Trump Exhorts Allies to Buy American First



Trump Exhorts Allies to Buy American First
The Trump administration has a plan for helping drain U.S. storage tanks filling up with crude.

(Bloomberg) -- The Trump administration has a plan for helping drain U.S. storage tanks filling up with crude: Persuade other countries to buy those American barrels first.

That “Buy American” pitch is coming in the form of administration officials exhorting foreign allies to prioritize U.S. crude. The effort involves both the departments of Energy and State, said two people familiar with the matter who asked not to be named discussing administration strategy.

It’s a familiar approach for the administration, which has spent years dispatching top officials to Europe to pitch U.S. liquefied natural gas overseas. And President Donald Trump already brokered a trade deal with China that included more than $52 billion in energy purchase commitments.

It isn’t clear how advanced the effort to sell U.S. crude is, as administration officials have been discussing how -- and whether -- to encourage other countries to prioritize U.S. oil purchases. One of the people familiar with the matter said the administration has been actively courting foreign nations. The Energy Department didn’t respond to a request for comment.

The U.S. is limited in what it can do to help shale producers damaged from a surge of Russian and Saudi crude production and obliterated demand tied to the coronavirus pandemic. The administration has been trying to broker a global deal to cut oil output. Under a tentative agreement reached Thursday, Russia, Saudi Arabia other OPEC+ countries have agreed to pull some 10 million barrels per day off the market. The Group of 20 energy ministers are set to discuss the issue Friday as non-OPEC countries face pressure to cut output too.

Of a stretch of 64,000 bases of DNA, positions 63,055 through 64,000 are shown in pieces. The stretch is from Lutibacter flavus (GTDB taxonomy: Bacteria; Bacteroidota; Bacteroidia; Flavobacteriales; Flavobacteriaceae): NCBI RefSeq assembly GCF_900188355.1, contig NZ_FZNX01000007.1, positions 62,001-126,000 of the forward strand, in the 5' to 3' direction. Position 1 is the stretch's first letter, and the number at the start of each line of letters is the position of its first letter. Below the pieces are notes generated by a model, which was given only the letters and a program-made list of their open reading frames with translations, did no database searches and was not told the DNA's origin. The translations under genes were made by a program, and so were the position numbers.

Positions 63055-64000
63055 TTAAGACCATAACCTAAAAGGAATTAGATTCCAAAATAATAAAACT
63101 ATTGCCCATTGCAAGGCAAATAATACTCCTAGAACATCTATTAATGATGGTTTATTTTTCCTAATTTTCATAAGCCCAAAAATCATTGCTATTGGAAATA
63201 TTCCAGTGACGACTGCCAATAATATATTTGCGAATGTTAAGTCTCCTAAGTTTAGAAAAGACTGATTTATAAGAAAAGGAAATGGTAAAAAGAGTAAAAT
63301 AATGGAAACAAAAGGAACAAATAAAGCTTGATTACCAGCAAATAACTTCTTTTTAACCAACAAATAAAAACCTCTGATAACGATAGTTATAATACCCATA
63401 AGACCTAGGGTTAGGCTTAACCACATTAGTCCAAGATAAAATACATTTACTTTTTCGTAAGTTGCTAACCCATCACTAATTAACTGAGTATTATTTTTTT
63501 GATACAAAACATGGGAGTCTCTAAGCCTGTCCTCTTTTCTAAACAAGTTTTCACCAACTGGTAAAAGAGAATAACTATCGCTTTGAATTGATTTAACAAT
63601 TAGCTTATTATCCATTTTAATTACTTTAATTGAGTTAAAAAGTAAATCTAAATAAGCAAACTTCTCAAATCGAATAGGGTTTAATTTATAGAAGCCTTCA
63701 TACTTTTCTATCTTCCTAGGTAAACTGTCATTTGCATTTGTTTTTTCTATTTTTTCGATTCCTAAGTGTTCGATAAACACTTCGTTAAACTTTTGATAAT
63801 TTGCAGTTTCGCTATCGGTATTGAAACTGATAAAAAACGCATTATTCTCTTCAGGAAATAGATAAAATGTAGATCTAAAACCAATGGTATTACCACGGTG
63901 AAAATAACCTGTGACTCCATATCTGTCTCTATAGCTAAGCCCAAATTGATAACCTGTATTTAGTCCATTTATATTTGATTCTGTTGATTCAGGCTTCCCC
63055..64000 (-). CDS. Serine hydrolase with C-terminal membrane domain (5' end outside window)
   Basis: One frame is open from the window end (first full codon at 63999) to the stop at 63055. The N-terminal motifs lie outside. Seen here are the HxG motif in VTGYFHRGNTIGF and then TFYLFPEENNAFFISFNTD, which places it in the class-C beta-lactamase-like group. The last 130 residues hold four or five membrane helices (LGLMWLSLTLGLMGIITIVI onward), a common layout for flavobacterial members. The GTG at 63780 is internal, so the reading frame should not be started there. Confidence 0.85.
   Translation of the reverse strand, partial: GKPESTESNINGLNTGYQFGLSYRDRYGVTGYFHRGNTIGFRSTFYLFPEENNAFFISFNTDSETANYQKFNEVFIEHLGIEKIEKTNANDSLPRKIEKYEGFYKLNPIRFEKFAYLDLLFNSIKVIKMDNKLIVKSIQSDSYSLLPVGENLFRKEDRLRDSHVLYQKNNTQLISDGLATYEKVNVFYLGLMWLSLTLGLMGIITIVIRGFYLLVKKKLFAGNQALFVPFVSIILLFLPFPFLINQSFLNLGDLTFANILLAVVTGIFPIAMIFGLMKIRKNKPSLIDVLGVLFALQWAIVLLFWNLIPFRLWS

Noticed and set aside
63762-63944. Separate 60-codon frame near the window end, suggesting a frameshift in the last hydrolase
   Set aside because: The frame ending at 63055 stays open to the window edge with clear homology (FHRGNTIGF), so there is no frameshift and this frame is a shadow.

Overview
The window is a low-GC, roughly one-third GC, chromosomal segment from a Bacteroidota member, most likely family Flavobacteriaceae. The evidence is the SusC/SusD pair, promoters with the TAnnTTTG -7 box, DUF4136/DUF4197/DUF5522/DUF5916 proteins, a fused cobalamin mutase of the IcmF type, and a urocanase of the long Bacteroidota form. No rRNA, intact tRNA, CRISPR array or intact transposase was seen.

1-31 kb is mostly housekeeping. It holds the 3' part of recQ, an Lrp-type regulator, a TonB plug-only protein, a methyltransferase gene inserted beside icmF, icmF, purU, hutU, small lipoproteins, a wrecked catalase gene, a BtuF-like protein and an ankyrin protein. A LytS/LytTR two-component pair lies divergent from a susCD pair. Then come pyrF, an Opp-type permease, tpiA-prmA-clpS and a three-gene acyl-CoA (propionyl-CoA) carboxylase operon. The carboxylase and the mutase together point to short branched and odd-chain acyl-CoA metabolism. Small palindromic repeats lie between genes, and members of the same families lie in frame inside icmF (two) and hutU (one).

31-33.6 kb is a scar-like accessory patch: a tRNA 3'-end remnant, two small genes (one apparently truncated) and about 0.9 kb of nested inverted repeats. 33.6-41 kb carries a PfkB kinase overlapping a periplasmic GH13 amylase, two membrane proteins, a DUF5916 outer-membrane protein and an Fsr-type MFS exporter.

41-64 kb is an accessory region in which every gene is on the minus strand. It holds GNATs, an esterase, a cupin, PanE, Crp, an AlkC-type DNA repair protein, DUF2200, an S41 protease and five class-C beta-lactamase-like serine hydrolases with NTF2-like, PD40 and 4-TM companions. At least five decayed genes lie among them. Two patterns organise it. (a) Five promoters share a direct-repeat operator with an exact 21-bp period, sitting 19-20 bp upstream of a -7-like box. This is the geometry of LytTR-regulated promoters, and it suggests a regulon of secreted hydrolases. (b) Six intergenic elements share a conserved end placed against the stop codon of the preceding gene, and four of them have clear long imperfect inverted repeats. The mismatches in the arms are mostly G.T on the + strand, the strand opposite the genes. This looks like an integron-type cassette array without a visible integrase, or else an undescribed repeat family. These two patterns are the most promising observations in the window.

Many Barriers

There are plenty of logistical and financial barriers to the buy American pitch. The idea could face resistance from some large, multinational oil companies. And formal agreements might violate international trade rules. For now, the price of U.S. oil isn’t sufficiently discounted to support widespread exports.

Still, it’s clear some oil producers see expanded trade as a solution to the crude glut. Occidental Petroleum Corp. has asked its employees to press lawmakers “for fair and open access for U.S.-produced crude oil to Asian countries” including China, South Korea, India, Taiwan and Japan.

U.S. pipelines and storage tanks are already filling up, raising the prospect that oil companies could soon be forced to halt or heavily curtail production. Even the prospect of a 10 million barrel per day cut in oil production from OPEC+ countries won’t be enough to make up for lost demand.

“We’re going to be at tank tops at 40 days unless we get demand back up” no matter what Russia-Saudi deal is reached, said Mike McKenna, a former senior Trump administration official. “It’s not like you’re going to be able to fill the Superdome with this stuff.”

--With assistance from Catherine Ngai.

To contact the reporters on this story:
Ari Natter in Washington at anatter5@bloomberg.net;
Jennifer A. Dlouhy in Washington at jdlouhy1@bloomberg.net

To contact the editors responsible for this story:
Jon Morgan at jmorgan97@bloomberg.net
Anna Edgerton



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